By Khalaf Al Habtoor, Special to Gulf News www.gulfnews.com
Wednesday, September 9, 2009 marked yet another milestone in Dubai’s spectacular progress. That was the day that His Highness Shaikh Mohammad Bin Rashid Al Maktoum, Vice President and Prime Minister of the UAE and Ruler of Dubai, inaugurated the Dubai Metro – the world’s longest automated driverless train system – before travelling on the Red Line himself.
The celebratory atmosphere throughout the emirate could be felt days afterwards as locals and expatriates alike queued to experience the Metro first hand, when they invariably reached their destinations feeling positive and excited.
This was Shaikh Mohammad’s dream, his vision, which he held to unwaveringly in the face of sceptics who said the project wasn’t financially feasible. As always, he put quality of life before immediate fiscal revenues. With a certainty born of experience, he forged ahead in the knowledge that making life better for people attracts enterprise, investment and tourism, which together infuse the overall economy with new energy.
On the footpath of his father, the late Ruler of Dubai Shaikh Rashid Bin Saeed Al Maktoum, Shaikh Mohammad is a master of anticipating future trends. Many of us still remember the general disbelief when Shaikh Rashid commenced building Dubai’s dry docks at a time when most visiting vessels were dhows.
Some were even more incredulous when he commissioned the Dubai World Trade Centre to be the tallest building in the UAE. The sceptics believed it would remain a ghostly white elephant. “Major corporations are not going to relocate to a desert,” they said. But Shaikh Rashid was right and they were wrong.
This ‘can do’ spirit is the foundation on which Dubai was built and on which it still rests. The philosophy of Dubai’s rulers has always twinned ‘nothing is impossible’ with ‘nothing but the best’.
The Metro is not just a regional first. The initial phase comprising 10 stations was completed in a record time of just four years, while the Union Square Station spanning 25,000 square metres is the planet’s largest.
Beauty is in the eye of the beholder, but I have no doubt that anyone who has seen it will agree that our new Metro is also the world’s most visually appealing – not to mention one of the most scenic, with its bird’s eye views of the city.
Besides being something of which we can truly be proud, the Metro will bring tangible benefits to all who live and work here by slashing commuter times, freeing the roads from congestion, reducing pollution, and providing the lower-paid with freedom of movement during leisure hours.
It was constructed as part of an integrated transportation system encompassing flyovers, highways, seaports, airports, inter-Emirates buses, Metro-feeder buses, parking facilities, taxis and water-taxis. With the opening of the new rail system, there is no country on earth that can compete with the diversity and capacity of Dubai’s transportation infrastructure.
The successful unveiling of the Dubai Metro at a time of the global financial downturn also sends a powerful message to the rest of the world: Dubai is strong, confident and poised to expand even further. While some nations have chosen to pare down or postpone infrastructure projects as part of their recovery strategies, we have chosen to invest in tomorrow.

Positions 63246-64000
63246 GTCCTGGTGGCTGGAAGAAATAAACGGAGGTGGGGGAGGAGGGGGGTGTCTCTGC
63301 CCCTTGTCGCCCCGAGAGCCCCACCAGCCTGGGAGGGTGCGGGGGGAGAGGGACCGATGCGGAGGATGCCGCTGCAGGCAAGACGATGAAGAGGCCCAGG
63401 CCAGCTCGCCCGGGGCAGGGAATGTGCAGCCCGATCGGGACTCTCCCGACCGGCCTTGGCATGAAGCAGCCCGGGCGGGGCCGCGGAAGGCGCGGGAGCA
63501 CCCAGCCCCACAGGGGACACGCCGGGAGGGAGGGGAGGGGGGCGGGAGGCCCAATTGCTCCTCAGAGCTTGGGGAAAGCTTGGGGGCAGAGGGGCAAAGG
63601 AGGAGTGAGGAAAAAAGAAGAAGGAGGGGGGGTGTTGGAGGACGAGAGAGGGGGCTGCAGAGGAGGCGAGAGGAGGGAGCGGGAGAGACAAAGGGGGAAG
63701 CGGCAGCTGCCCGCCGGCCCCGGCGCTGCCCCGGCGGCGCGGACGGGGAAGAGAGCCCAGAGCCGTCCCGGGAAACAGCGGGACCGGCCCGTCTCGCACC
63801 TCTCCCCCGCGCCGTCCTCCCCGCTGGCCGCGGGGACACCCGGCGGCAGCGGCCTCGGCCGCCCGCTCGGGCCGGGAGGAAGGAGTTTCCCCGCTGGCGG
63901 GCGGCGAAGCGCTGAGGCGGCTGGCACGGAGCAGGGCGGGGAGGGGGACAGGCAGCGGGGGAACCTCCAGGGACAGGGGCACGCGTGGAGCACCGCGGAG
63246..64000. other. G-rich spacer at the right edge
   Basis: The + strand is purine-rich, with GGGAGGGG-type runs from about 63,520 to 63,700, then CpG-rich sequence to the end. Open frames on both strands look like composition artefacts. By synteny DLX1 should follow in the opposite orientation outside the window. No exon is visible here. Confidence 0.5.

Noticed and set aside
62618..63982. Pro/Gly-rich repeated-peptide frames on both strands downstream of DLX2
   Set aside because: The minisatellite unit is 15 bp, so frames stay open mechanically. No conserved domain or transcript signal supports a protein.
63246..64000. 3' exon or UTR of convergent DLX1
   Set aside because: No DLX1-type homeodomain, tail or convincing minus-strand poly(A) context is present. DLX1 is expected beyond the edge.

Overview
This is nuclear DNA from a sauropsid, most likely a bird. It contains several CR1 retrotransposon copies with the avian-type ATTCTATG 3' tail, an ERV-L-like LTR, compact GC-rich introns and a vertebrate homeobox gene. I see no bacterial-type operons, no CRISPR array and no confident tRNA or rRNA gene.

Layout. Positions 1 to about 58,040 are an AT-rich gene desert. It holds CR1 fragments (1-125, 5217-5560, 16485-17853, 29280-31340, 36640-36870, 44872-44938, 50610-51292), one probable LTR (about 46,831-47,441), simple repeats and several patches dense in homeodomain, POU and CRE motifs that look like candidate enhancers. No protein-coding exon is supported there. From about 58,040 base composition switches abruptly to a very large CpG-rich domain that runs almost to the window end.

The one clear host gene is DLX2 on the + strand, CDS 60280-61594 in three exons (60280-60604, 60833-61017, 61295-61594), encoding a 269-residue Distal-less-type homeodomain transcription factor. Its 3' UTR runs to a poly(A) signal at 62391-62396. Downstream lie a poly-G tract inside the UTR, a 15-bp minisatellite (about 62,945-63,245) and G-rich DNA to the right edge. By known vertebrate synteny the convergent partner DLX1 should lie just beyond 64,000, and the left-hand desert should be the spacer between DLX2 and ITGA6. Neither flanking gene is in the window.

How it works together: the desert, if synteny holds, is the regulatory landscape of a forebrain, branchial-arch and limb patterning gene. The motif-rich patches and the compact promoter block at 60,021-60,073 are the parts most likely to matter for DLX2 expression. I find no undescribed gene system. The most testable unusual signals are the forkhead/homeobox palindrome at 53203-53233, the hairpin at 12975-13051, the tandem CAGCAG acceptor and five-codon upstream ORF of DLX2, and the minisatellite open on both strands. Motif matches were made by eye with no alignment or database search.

In 2012, the Metro’s Purple Line is scheduled to be operational. This will link Dubai International Airport with Al Maktoum International Airport, the first phase of which will be completed next year.
Projected to be fully built and operational by 2017, it will be the biggest airport in the world and will break records as the most expensive project ever. It’s hard to imagine, but it will be 10 times larger than Dubai International Airport, with six runways, three passenger terminals, and 16 cargo terminals, along with hotels and shopping malls.
As a testimony to Dubai’s great achievements, it is ranked the first city in the Middle East and Africa in terms of quality of living in Mercer’s highly recognised 2009 Quality of Living Survey. Moreover, and not surprisingly, it came first in Mercer’s infrastructure survey too.
Dubai doesn’t do anything by halves, which is probably why it attracts so much envy. We make no apologies for excellence or for our desire to do things better than everyone else. Elements in the Western press may sneer at our achievements, but if they think that we will opt for a low profile to avoid being a target, they should think again.
We’re confident because we know our strengths. Dubai is business-oriented, open, secure, dynamic and offers a safe haven for investment. And its strategic location means it will always be a trading hub linking Asia to the West.
Our city – nay, our metropolis – stands as a beacon lighting a path to the future. Just when I think that Dubai can’t possibly get any better, it always does.
Parallel with Dubai, the capital is also upgrading its transportation infrastructure. Earlier this year, Abu Dhabi International Airport opened a luxurious new terminal. Another is set to be completed by 2012 and will increase passenger capacity to more than 20 million. Abu Dhabi also has a surface transport master plan in place that includes a Metro, high-speed passenger and freight railways, new highways and buses.
Together, President His Highness Shaikh Khalifa Bin Zayed Al Nahyan and Shaikh Mohammad make an unstoppable partnership, working in harmony for the welfare of their people and to ensure this great country attains its highest potential.
Khalaf Al Habtoor is a businessman and the chairman of Al Habtoor Group.